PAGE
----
The Angry Economist
ENGLAND—A saying most academic historians hate to hear is those who fail to learn the mistakes of history are doomed to repeat them. Academics hate the phrase because it suggests a predictive power that history does not possess, but learning how other people in others times dealt with political and military challenges is useful.
No time better exemplifies the dangers of living in historical ignorance than today, as we are led by a generation of policy makers who grew up during or after Vietnam. This is how the press gets away with telling us we’ve never been in a situation like this before, when the reality is quite different. As a society, we have faced evil before and won, and no one’s life better demonstrates this than of Sir Winston Spencer Churchill.
For those who don’t know, Winston Spencer Churchill was Prime Minister of England through all of the Second World War and a good part of the Cold War. A giant among political figures, Churchill held the British Commonwealth together in its darkest hour, orchestrated the defeat of global fascism in the 1940s, and warned of the rise of global Communism in the 1950s. Luckily for us, Churchill was also a prolific writer, so we have a pretty good idea of what he thought of his life and times and what he might think of ours.
Remember that early in the 1930s, Churchill was living in a political wilderness of liberalism that refused to acknowledge the existence of evil. At the time, the new German chancellor had fans in the West, people who admired Germany’s low unemployment rate, its clean streets, and its vibrant economy when the rest of the West was suffering global depression.
The “intelligentsia” laughed at Winston’s simplistic characterizations of Nazism and considered him mad. They stopped laughing when World War II began. Obliged by treaty to defend Poland, Britain entered a war undermanned, undersupplied, and overwhelmed.
The same thing could happen to the United States today. Back then, it was Nazi Germany defending and expanding into geographic regions with its military might. Today, it is state-sponsored terrorists who infiltrate societies and plant bombs among the innocent in order to do the most damage.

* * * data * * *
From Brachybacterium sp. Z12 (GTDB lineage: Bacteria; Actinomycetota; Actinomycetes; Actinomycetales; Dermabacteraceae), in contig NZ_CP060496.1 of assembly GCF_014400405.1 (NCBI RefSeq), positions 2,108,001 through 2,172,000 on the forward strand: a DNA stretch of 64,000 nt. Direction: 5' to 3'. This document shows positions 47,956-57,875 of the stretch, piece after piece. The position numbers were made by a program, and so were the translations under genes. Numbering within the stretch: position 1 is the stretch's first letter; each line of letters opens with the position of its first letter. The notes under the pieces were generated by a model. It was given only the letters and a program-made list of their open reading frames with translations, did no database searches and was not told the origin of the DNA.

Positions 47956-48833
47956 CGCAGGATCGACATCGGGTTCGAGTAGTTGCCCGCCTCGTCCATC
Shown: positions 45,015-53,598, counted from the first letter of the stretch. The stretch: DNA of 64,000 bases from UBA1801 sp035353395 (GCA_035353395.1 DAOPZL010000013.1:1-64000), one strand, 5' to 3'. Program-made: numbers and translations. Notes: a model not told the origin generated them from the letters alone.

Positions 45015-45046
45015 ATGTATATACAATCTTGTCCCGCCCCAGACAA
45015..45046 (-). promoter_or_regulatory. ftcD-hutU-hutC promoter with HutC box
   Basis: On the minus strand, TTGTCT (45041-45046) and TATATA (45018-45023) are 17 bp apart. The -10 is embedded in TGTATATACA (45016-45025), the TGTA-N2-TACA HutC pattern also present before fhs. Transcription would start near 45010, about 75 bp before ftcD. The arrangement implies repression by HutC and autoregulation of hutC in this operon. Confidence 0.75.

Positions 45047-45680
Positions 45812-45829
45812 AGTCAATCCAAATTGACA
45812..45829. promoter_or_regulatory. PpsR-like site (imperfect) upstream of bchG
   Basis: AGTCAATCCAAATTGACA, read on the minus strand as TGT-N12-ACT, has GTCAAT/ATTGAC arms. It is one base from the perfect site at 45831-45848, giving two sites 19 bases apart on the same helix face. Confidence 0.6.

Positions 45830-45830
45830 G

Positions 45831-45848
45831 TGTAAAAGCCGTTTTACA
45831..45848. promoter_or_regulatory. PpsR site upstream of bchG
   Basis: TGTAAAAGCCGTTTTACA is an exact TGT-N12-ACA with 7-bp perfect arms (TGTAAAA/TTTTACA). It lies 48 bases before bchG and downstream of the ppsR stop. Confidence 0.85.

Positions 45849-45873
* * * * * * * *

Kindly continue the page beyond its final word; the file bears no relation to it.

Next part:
As during Churchill’s day, those who wish to avoid conflict painted those urging preparation for it as warmongers and kooks. Political opposition in Britain then and the United States today consists of perfectly intelligent, well-educated people who simply did not want to acknowledge the threat evil posed to their way of life.
Unlike the United States today, however, the people of Britain had good reason to fear war. They had just survived the inferno of World War I, when their country lost an entire generation of men in less than five years. Those who survived The Great War simply did not want even to think about another war with Germany, as if they could control that outcome by their own collective sheer will.
Today, our Baby Boomer intelligentsia define themselves by the Vietnam conflict, assuming that is as bad as it can get. Churchill saw much worse and would not agree. Today’s retired hippies still don’t want to acknowledge what Winston Churchill knew all along: that evil exists, and that it is the duty, indeed, the obligation of those of us living in the democratic West to fight evil wherever it roots its head for both national security and international stability.
Remember that while he was growing up, Churchill’s Great Britain WAS the world’s only superpower, and like it or not, was the responsible for global stability. Like Americans living at the beginning of the Twenty-first Century, Churchill didn’t create the world in which he lived; he merely inherited the problems of running it. And, as with Britain in 1914 and again in 1939, the options for the West are pretty clear, if unpalatable. First, we could do as many in British society did in the 1930s, and simply wish our problems with North Korea and Iran away hoping some internationalist society can prevent them.
Or we can act.
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